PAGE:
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Title: Last Steps: Maurice Blanchot's Exilic ...
Publisher: Fordham University Press
Book Condition: Used - Like New
Dust Jacket Condition: Dust Jacket Included
About this title
Writing, Maurice Blanchot taught us, is not something that is in one’s power. It is, rather, a search for a nonpower that refuses mastery, order, and all established authority. For Blanchot, this search was guided by an enigmatic exigency, an arresting rupture, and a promise of justice that required endless contestation of every usurping authority, an endless going out toward the other.
“The step/not beyond” (“le pas au-delà”) names this exilic passage as it took form in his influential later work, but not as a theme or concept, because its “step” requires a transgression of discursive limits and any grasp afforded by the labor of the negative. Thus, to follow “the step/not beyond” is to follow a kind of event in writing, to enter a movement that is never quite captured in any defining or narrating account.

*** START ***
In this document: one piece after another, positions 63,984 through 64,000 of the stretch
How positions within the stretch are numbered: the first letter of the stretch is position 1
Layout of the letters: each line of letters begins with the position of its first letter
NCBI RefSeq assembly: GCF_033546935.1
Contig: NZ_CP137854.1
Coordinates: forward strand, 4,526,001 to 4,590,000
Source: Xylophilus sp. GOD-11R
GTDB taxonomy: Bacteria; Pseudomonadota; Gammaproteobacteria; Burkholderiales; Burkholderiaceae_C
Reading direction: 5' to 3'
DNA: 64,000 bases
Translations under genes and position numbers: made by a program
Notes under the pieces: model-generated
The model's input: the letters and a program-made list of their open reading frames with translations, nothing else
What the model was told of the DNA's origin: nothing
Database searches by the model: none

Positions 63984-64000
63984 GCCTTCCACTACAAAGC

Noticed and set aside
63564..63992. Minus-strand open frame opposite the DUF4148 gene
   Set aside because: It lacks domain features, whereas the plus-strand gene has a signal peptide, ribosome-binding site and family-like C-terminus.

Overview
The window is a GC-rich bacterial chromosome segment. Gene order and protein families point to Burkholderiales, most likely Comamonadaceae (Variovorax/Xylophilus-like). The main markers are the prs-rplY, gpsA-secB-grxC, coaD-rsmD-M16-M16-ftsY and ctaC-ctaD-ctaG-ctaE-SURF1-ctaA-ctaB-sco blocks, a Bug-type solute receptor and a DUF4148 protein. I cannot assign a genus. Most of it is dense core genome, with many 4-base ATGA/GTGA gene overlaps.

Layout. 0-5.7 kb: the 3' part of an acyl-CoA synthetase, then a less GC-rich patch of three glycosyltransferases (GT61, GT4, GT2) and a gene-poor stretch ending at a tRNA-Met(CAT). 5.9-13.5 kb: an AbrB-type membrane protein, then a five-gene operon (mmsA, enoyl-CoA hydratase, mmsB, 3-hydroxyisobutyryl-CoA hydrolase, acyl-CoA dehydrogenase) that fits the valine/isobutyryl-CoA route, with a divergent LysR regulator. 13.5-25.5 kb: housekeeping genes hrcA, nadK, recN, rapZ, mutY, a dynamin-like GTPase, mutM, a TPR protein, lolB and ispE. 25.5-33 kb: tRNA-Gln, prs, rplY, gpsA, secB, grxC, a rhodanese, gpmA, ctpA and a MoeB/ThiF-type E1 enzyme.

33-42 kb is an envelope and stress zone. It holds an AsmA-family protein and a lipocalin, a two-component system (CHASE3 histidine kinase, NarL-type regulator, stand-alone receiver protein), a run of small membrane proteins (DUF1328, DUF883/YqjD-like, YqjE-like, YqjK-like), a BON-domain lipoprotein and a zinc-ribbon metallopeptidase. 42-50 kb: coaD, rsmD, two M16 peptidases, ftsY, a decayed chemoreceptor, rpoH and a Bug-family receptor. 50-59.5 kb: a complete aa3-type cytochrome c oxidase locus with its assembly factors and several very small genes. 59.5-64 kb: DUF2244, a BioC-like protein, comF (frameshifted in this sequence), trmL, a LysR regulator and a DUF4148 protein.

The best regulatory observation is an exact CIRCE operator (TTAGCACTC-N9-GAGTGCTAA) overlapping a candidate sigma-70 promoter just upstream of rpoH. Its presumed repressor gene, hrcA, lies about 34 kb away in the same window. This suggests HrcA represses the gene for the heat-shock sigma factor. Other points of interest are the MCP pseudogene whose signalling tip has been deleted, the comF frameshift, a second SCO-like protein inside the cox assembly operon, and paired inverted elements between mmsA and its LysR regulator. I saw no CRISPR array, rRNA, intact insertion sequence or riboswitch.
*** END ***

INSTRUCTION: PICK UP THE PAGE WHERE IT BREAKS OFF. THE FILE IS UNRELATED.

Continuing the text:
Last Steps attempts a practice of reading that honors the exilic exigency even as it risks drawing Blanchot’s reflective writings and fragmentary narratives into the articulation of a reading. It brings to the fore Blanchot’s exceptional contributions to contemporary thought on the ethico-political relation, language, and the experience
of human finitude. It offers the most sustained interpretation of The Step Not Beyond available, with attentive readings of a number of major texts, as well as chapters on Levinas's and Blanchot’s relation to Judaism. Its trajectory of reading limns the meaning of a question from The Infinite Conversation that implies an opening and a singular affirmation rather than a closure: “How had he come to will the interruption of the discourse?”
Christopher Fynsk is Director of the Centre for Modern Thought and Professor of Comparative Literature and Modern Thought at the University of Aberdeen. He is the author of The Claim of Language: A Case for the Humanities; Infant Figures: The Death of the Infans and Other Scenes of Origin; Language and Relation: . . . that there is language; and Heidegger: Thought and Historicity.
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